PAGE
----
In April, male lesser prairie-chickens compete for access to females via a lekking system. Males gather in a display ground known as a ‘lek’ and perform elaborate courtship displays before the female selects her mate (2). These displays involve inflating the red throat sacs, raising the neck and tail feathers and making short jumps into the air (2). Following mating, the male takes no further part in the care of his offspring. Females lay a clutch of 12 – 15 eggs in a nest hidden amongst the grass and incubate them for around one month (2).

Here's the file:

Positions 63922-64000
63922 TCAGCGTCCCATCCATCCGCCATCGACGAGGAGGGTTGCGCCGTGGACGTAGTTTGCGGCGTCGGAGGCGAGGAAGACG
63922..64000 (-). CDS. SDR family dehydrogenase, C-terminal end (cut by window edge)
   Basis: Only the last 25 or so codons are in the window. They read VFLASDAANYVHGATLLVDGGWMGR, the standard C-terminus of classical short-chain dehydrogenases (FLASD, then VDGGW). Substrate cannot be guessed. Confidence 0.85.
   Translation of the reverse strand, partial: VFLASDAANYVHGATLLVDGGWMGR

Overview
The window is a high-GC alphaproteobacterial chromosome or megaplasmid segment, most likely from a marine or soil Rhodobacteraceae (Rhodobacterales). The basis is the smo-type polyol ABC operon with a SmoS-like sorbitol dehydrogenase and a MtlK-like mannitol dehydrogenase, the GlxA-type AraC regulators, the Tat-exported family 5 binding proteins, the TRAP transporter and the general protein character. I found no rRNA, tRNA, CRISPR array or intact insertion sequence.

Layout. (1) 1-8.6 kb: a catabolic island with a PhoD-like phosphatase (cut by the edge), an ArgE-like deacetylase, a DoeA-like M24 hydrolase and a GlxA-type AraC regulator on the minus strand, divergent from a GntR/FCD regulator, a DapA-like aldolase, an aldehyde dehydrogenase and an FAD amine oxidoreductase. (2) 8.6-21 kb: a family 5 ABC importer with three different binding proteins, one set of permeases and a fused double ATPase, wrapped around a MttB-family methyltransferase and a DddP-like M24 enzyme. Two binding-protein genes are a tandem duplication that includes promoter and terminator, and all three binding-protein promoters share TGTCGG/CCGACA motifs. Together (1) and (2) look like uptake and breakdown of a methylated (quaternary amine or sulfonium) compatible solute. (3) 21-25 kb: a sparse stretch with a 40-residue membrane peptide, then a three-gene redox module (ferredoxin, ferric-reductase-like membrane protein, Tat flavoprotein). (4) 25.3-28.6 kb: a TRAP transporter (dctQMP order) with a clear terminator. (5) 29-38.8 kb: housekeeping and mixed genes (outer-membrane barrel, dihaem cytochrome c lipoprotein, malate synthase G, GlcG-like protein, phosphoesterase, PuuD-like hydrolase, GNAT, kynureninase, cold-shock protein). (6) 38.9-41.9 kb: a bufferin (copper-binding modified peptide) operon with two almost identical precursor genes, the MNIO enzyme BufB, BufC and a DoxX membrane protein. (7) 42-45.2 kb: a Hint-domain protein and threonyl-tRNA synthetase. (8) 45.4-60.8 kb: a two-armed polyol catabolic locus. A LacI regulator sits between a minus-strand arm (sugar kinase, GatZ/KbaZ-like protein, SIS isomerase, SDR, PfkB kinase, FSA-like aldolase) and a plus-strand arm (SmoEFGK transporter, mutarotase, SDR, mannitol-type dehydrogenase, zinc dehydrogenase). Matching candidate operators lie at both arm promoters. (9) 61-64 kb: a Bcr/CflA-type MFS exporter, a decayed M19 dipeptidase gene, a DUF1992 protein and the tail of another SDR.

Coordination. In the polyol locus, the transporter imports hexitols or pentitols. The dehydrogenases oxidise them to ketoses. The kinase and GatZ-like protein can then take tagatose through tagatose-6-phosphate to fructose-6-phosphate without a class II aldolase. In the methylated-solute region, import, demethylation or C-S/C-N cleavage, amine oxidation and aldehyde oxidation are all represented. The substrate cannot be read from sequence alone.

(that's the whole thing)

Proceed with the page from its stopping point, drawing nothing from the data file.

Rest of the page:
Lesser prairie-chickens feed on a variety of items including seeds, grain and insects in the warmer months (3). If the winter is particularly harsh, these birds will burrow into the snow to provide warmth (2).